This is where the works really become interesting. By situating themselves in the free space of potentials, and by linking the autonomy of the artistic sphere with the everyday objects of material culture, the works point to a renewed link between what one can call ‘art’ and ‘reality’. The prime goal of modernist art was to create an alternative to consumption culture’s instrumentalization of all components of social life. It wanted to create a cognitive ‘sanctuary’ that was not dominated by the logic of capital, but involved a higher level of cognition. The result was an autonomous position that had soon withdrawn so far from everyday life that watertight shutters were in fact installed between the works enclosed in the white cube of the gallery space and the society on which they were supposed to exert an influence.
But Ruhwald’s works show that it is possible to rethink these antinomies as something rather less polar. The archetypal character or pure concreteness of the things is in fact asking to be ‘let out of the cage’ and into reality. They show us that it is possible to rediscover a kind of authenticity amidst the monolithic consumer culture by coupling the suggestion of utility with reflection at a level that is not intellectual but associative and sensual. So again we almost end up with a characterization that has historically constituted the self-understanding of craft: as opposition to the anonymous design of urban mass consumption. Ruhwald’s most sophisticated intervention is however that he does not relate his works to a retrospective longing for beauty and the harmonious life of the countryside – his glazes look like plastic, and the forms alternate between the organic and the fully synthetic. Instead he offers a radically different relationship with things, characterized by an active attitude to contemporary culture. The utilitarian hints of the works make it possible to establish a sensual connection between human being and thing, but at the same time the fluid levels of meaning produce a relationship with the cultural system that is neither unequivocally tied to the anonymous design products of contemporary culture nor to the autonomous aesthetic meaning of the one-off art object. The meaning swings like a pendulum, and opens up an approach to our physical surroundings that penetrates into the cracks between ‘art’ and ‘everyday life’ in order to reinstate everyday sensing at the centre of events. By being subjected neither to the logic of the consumer society nor to a self-referential artistic sphere, Ruhwald’s works therefore offer an intermediate position where humanity is situated in a relationship with its surroundings that is not mediated in advance through the cultural system.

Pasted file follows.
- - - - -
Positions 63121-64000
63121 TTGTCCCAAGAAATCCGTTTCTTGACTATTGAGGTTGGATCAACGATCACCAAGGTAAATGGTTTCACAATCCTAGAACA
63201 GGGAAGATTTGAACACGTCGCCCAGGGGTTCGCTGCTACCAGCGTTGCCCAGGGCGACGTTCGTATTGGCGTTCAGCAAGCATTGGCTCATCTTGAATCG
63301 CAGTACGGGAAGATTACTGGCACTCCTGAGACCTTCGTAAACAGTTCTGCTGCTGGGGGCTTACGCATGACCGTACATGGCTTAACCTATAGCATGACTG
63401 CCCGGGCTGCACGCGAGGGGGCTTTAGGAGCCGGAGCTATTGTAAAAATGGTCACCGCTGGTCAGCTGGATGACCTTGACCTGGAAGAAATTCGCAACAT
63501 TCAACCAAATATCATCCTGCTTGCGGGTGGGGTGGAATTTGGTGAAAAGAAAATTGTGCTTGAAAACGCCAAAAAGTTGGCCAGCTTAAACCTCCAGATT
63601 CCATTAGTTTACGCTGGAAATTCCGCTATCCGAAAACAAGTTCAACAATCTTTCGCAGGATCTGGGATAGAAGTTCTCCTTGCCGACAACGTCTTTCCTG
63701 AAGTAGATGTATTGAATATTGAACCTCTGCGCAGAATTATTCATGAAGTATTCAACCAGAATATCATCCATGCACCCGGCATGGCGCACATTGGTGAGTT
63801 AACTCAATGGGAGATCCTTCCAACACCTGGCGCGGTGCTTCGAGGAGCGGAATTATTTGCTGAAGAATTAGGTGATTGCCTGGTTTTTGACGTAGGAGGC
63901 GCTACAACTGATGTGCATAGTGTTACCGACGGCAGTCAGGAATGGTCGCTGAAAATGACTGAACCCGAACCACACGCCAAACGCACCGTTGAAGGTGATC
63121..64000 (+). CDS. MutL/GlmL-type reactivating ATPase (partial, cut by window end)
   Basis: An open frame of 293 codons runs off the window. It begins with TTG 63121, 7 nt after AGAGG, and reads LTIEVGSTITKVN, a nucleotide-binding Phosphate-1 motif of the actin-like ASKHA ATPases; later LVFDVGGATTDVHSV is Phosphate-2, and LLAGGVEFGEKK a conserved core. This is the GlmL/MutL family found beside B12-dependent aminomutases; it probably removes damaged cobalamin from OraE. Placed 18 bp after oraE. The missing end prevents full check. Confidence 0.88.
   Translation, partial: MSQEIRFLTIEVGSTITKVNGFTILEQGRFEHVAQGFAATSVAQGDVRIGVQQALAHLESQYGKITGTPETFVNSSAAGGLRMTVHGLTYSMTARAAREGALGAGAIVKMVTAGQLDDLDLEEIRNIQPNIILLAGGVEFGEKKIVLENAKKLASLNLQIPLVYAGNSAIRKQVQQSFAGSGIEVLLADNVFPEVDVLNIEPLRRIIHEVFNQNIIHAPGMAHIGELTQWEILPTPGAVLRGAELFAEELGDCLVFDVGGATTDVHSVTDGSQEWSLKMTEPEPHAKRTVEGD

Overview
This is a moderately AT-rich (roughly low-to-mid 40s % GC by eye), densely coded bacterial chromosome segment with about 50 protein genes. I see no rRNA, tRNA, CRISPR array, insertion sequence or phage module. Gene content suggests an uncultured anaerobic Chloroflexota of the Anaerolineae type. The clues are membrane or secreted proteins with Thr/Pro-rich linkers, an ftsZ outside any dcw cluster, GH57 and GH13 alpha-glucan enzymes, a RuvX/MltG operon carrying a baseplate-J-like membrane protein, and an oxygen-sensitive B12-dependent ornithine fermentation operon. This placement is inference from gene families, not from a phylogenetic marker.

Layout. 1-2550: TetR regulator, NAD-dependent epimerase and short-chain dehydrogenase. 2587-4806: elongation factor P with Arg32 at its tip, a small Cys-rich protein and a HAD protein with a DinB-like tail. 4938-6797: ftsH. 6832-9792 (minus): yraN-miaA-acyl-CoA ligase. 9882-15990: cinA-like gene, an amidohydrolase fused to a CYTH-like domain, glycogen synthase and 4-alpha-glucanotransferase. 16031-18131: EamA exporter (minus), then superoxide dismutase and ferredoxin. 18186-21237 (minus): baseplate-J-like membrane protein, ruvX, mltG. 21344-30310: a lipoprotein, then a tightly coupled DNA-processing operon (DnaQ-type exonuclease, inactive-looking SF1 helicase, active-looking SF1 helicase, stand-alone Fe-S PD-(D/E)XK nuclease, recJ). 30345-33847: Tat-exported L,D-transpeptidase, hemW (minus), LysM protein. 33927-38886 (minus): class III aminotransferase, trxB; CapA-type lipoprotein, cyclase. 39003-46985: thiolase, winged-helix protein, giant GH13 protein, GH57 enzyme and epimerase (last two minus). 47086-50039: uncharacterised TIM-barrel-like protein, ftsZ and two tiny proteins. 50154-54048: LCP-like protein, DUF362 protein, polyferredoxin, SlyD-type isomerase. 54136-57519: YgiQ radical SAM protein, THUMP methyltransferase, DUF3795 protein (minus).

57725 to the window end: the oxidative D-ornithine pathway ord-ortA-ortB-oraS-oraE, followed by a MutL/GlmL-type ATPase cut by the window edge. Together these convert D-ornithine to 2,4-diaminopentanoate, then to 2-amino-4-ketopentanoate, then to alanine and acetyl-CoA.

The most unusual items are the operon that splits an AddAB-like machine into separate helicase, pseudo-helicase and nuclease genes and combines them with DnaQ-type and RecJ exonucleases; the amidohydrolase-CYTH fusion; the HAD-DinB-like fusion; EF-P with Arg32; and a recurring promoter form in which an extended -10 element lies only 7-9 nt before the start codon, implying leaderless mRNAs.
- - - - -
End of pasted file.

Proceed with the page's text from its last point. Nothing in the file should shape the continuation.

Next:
In so doing Ruhwald points to why craft is important. Both on the basis of a showdown with the practice, but also as a continuation of its long tradition. He knows his material. For years he has thrown and modelled it. He has developed glazes and his own spectrum of colours. Nevertheless ‘external’ elements have slowly stolen in, even when the works were at their most aesthetic and formally orientated. He was awarded the Biennial Prize in 2002 for a series of sculptural objects: organic forms with stucco patterns stamped in so that the material culture left its impression right in the midst of the sculptural values. Now, two years later, it is the juxtaposition of materials that questions the idea of the nature of ceramics. In Untitled # 5 (from the functional series) it is a rubber balloon that rounds off the form, while the transition between ceramic and rubber becomes almost invisible because of the cool character of the surfaces, and seriously shakes up one’s view of the possibilities of both materials. That the air eventually leaks from the balloon and cancels out the perfect look is at the same time an almost paradigmatic image of the ‘deflation’ of the autonomous work. So in other words Ruhwald finds himself constantly on the borderline between artistic autonomy and mass-cultural heteronomy, and in this in-between space lies his greatest claim to fame: as a classic ceramist he shows that the practice can be developed further and opened up towards contemporary culture without losing its integrity and significance, and as a craft artist his objects are an important proof that craft can do something special. Situated between visual art and design, they work their way, through critical friction, into the objects and sense-impressions of everyday life, as a kind of cultural resistance potential. They work in the free space of meanings, but still in a formal universe that includes human action and therefore shows us that it is from within, from our reflective and sensual relations with things, that real change becomes possible.